The competition has further intensified due to large number of offerings from other disruptive mediums (e.g. MOOC courses, online programs), recent introduction of tuition fees in many programs, and widening offerings available for an international student globally. By correctly identifying the decision-making factors of international students in applying to universities in Finland, it can be possible to design appropriate marketing programs to attract and retain them.
Understanding students’ perspective
Within this context, I recently conducted a survey among students currently enrolled in Finnish University of Applied Sciences (UAS)s (not necessarily confined to XAMK) among which 96% (N=68) of the respondents were enrolled in a Bachelors level program out of which 87% were studying full-time.
50% of the respondents have been studying for 1 year or less, 37% for 2 years already and the rest for more than 2 years in their respective programs. Most of the students (74%) were enrolled in business or economics related programs, 21% in engineering related programs and the rest in other types of programs.
Further, 65% of the respondents were male and the rest were female. Most of the students (54%) were within the age range of 21-25 years of age, 24% were less than 20 years of age and the rest were above 25 years of age. The respondents were from various countries including Vietnam, China, Nigeria, Nepal, India, Russia, Ghana and other European countries.
When asked about their main reason to decide to study abroad, majority (72%) indicated that it is to gain cross-cultural experience. The other main motivating reasons were the poor quality of education and the unavailability of the desired program in their own country and the possibility to study while working in Finland.
The responses within ‘others’ category included: curiosity towards Finnish education system, student already living in Finland or wants to live in the EU after graduation. The results are shown in the figure 1. It should be noted that multi-selections were allowed in this question.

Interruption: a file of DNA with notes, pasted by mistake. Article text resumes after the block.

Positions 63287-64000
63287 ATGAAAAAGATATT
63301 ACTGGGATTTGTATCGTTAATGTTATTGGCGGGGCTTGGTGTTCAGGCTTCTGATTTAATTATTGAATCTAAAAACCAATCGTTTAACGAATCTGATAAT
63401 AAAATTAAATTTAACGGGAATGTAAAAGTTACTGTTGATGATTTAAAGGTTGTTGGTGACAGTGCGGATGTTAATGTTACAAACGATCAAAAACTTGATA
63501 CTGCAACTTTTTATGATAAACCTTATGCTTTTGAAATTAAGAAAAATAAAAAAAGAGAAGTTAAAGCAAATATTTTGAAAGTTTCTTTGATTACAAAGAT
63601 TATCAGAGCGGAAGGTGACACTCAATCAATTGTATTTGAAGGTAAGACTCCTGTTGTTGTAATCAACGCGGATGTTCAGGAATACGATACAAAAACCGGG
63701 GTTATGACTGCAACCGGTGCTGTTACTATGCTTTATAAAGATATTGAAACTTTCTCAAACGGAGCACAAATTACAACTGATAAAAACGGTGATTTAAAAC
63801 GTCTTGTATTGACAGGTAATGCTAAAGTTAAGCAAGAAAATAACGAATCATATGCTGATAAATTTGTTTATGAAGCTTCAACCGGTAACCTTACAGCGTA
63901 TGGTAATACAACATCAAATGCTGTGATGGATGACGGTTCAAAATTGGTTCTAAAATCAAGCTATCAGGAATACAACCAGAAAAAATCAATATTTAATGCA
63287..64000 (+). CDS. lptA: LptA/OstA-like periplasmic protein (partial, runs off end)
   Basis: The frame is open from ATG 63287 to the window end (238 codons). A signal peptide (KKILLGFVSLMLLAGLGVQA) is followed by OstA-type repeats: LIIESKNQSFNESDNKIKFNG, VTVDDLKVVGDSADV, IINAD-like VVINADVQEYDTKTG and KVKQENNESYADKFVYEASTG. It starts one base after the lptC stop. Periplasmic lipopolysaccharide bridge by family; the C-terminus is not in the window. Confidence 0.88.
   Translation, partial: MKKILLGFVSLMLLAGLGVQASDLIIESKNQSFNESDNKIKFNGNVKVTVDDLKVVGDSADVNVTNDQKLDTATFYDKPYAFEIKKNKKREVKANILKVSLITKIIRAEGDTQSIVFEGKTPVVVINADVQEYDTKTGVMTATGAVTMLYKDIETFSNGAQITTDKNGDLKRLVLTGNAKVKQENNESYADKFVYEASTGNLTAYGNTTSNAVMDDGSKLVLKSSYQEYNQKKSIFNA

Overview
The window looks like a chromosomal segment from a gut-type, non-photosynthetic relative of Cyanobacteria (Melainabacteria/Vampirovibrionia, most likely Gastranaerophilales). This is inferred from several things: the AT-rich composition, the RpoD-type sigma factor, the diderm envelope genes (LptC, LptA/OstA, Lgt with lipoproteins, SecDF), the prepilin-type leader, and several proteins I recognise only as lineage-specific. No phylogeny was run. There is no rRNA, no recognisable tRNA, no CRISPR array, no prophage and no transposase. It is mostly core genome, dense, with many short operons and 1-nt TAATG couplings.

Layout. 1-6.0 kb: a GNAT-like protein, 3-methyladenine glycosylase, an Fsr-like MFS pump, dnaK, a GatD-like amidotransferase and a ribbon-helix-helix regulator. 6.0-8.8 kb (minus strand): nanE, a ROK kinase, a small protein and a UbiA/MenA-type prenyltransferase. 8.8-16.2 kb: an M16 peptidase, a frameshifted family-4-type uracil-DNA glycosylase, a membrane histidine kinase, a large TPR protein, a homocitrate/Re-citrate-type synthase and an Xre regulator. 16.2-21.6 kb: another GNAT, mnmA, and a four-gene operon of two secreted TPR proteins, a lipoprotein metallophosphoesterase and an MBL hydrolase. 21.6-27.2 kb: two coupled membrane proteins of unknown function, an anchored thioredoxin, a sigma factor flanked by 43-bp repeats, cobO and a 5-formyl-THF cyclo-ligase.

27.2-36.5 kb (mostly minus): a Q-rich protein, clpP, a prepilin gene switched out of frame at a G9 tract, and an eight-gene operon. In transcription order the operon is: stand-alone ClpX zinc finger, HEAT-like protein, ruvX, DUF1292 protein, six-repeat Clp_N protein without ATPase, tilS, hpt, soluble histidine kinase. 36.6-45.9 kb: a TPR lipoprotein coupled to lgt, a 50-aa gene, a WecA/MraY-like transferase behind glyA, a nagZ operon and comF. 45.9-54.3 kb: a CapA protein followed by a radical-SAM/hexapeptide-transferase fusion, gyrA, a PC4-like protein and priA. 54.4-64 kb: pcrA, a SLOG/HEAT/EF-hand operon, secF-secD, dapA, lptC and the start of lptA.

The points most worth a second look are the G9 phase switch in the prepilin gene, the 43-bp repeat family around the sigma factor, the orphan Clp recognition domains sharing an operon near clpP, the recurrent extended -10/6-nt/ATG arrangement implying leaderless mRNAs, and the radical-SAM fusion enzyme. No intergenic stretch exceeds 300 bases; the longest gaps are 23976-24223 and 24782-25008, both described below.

When I asked further about their reasons to choose Finland in particular, the main reasons were the perception of high quality of Finnish education, lower tuition fees and safe and friendly environment among others. The category ‘others’ include free education system for those students who are in the EU or are already residing in Finland. The results are shown in figure 2. Multi-selections were allowed in the given options.
I also asked the respondents to rank the sources that they consulted or considered to choose the university that they are currently attending in the following order: 0 =Not important; 1=Low importance; 3=Moderate importance and 5=Highly important.
The average score shows that the top most influencers were their teachers in the institution they were studying in their home country last. Similarly, other important sources were university websites, past student testimonials, social network sites, their own parents and guidance counsellors. The results are shown in figure 3.Interestingly, visit by the university representatives least influenced their choices.
Further, I asked the students to rank several personal, UAS specific factors, program specific factors, financial, location specific, social-life and future career oriented factors which helped them to select their current UAS, in the following order: 0=Not important; 1=Low importance; 3=Moderate importance and 5=Highly important.
The average score indicates the overall ranking of several sub-components within each of these categories. They are summarized in figure 4.